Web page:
## Angular spectrum calculations for arbitrary focal length with a scaled convolution |

Optics Express, Vol. 19, Issue 15, pp. 14268-14276 (2011)

http://dx.doi.org/10.1364/OE.19.014268

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### Abstract

Nyquist sampling theorem in an image calculation with angular spectrum method restricts a propagation distance and a focal length of a lens. In order to avoid these restrictions, we studied suitable expressions for the image computations depending on their conditions. Additionally, a lateral scale in an observation plane can be magnified freely by using a scaled convolution in each expression.

© 2011 OSA

## 1. Introduction

5. M. Mansuripur, “Certain computational aspects of vector diffraction problems,” J. Opt. Soc. Am. A **6**(6), 786–805 (1989). [CrossRef]

6. D. Mas, J. Garcia, C. Ferreira, L. M. Bernardo, and F. Marinho, “Fast algorithms for free-space diffraction patterns calculation,” Opt. Commun. **164**(4-6), 233–245 (1999). [CrossRef]

7. S. Nishiwaki, “Calculations of optical field by fast Fourier transform analysis,” Appl. Opt. **27**(16), 3518–3521 (1988). [CrossRef] [PubMed]

## 2. Aberration-free lens model

*f*. A monochromatic plane wave field parallel to the optical axis z transmits an aperture in

*ξ*-

*η*plane. A numerical aperture (NA) of the lens depends on the diameter

*d*for a lens aperture as follows

*f*, the larger NA if

*d*is constant. The wave field

**and**

*ξ***denote vectors in**

*x**ξ*-

*η*(image plane) and

*x*-

*y*plane (observation plane), respectively.

**is a spatial-frequency vector against**

*u***vector. The function**

*ξ**T*over the aperture is defined by

4. F. Shen and A. Wang, “Fast-Fourier-transform based numerical integration method for the Rayleigh-Sommerfeld diffraction formula,” Appl. Opt. **45**(6), 1102–1110 (2006). [CrossRef] [PubMed]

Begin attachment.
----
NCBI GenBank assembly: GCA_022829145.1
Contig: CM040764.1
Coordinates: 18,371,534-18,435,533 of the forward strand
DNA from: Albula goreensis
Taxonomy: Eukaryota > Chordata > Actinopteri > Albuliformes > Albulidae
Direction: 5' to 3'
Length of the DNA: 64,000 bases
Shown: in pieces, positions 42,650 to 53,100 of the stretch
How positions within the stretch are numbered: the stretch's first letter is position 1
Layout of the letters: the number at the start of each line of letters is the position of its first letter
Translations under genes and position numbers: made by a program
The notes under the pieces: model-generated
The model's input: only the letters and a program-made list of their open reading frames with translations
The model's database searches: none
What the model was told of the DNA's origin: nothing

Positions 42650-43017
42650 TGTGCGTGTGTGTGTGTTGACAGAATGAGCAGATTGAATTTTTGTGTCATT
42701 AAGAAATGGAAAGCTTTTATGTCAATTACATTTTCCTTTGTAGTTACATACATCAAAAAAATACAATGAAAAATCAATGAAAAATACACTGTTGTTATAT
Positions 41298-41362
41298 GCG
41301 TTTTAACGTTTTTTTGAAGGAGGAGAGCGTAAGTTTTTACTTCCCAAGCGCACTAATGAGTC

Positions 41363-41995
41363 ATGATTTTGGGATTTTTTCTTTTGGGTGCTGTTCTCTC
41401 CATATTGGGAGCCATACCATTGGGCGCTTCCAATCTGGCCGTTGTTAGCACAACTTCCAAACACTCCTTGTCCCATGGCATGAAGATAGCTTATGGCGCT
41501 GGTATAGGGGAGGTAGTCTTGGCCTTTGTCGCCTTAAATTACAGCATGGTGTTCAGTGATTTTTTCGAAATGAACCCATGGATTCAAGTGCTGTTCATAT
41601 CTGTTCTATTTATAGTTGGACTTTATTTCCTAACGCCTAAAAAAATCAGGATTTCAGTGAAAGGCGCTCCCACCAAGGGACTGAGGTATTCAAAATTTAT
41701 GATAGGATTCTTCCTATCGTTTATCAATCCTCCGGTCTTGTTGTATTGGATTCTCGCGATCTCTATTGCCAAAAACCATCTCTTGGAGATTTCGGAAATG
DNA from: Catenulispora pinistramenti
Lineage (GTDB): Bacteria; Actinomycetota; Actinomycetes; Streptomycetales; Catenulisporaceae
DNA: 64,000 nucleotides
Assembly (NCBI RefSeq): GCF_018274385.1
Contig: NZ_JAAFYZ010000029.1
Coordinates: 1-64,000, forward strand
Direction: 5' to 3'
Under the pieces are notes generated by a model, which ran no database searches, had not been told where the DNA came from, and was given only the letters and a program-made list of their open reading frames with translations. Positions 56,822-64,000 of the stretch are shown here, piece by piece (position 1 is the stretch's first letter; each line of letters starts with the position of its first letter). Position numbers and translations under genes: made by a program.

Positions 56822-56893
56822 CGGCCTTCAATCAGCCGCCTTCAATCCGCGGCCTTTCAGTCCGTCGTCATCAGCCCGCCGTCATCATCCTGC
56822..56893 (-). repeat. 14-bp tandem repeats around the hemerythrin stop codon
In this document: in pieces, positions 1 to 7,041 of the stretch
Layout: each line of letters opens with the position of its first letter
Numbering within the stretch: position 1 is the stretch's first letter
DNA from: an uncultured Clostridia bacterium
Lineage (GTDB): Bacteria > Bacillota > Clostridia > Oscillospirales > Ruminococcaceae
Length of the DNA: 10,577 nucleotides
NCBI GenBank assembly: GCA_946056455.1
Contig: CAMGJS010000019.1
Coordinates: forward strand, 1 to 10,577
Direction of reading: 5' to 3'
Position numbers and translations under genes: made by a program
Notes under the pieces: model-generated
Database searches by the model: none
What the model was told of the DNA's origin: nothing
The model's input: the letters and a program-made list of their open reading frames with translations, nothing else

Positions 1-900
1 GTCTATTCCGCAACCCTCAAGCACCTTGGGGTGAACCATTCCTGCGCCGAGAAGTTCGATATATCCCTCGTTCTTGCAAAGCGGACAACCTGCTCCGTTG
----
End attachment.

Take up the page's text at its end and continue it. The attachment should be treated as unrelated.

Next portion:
*Δξ*is a sampling interval on the aperture plane, the area of the sampling window is defined by

*Δξ = L/M*) . Here we assumed that the phase of

4. F. Shen and A. Wang, “Fast-Fourier-transform based numerical integration method for the Rayleigh-Sommerfeld diffraction formula,” Appl. Opt. **45**(6), 1102–1110 (2006). [CrossRef] [PubMed]

5. M. Mansuripur, “Certain computational aspects of vector diffraction problems,” J. Opt. Soc. Am. A **6**(6), 786–805 (1989). [CrossRef]

4. F. Shen and A. Wang, “Fast-Fourier-transform based numerical integration method for the Rayleigh-Sommerfeld diffraction formula,” Appl. Opt. **45**(6), 1102–1110 (2006). [CrossRef] [PubMed]

**45**(6), 1102–1110 (2006). [CrossRef] [PubMed]

*Δξ*on the aperture plane is not sufficiently small. In this case, it is necessary to rewrite Eq. (2) as a convolution representation. Specifically, we derived such formulas:

**is a spatial-frequency vector against**

*p***vector. Here we utilized Weyl’s representation of a spherical wave (See appendix B for details). When computing these formulas by the FFT (e.g., the convolution theorem), one must expand the sampling area of**

*ξ**f*≥

*M*(Δ

*ξ)*

^{2}/

*λ*,

*z*≤

*M*(Δ

*ξ*)

^{2}/

*λ*,

*z*≥

*M*(Δ

*ξ*)

^{2}/

*λ*,

*f*≤

*M*(Δ

*ξ*)

^{2}/

*λ*, respectively). Thus, one can make it possible to compute the wave field

## 3. Scaled convolution

*Δξ = Δx*) if one performs the AS computation by means of the FFT. Therefore, such method is not adequate for practical computation of the spot image near the focal plane. Let us modify the formulas of the propagations so that the lateral scale of the image can be magnified by reducing the sampling interval

*Δx*in the observation plane. Equation (6) of the convolution representation for long distance propagation is directly expressed as

**m**and

**q**are two-dimensional vectors of integers,

8. R. P. Muffoletto, J. M. Tyler, and J. E. Tohline, “Shifted Fresnel diffraction for computational holography,” Opt. Express **15**(9), 5631–5640 (2007). [CrossRef] [PubMed]

*γ*indicates the ability to vary the total number of data for the Discrete Fourier Transform in one period. The parameter

**u**after computing the scaled convolution of Eq. (3). Thus, one can obtain the scale-down image of the scalar wave field in the observation plane.

*z*and the focal length

*f*. It also indicates original data requiring for the zero-padding in each scaled convolution.

## 4. Numerical verifications

*z*and focal length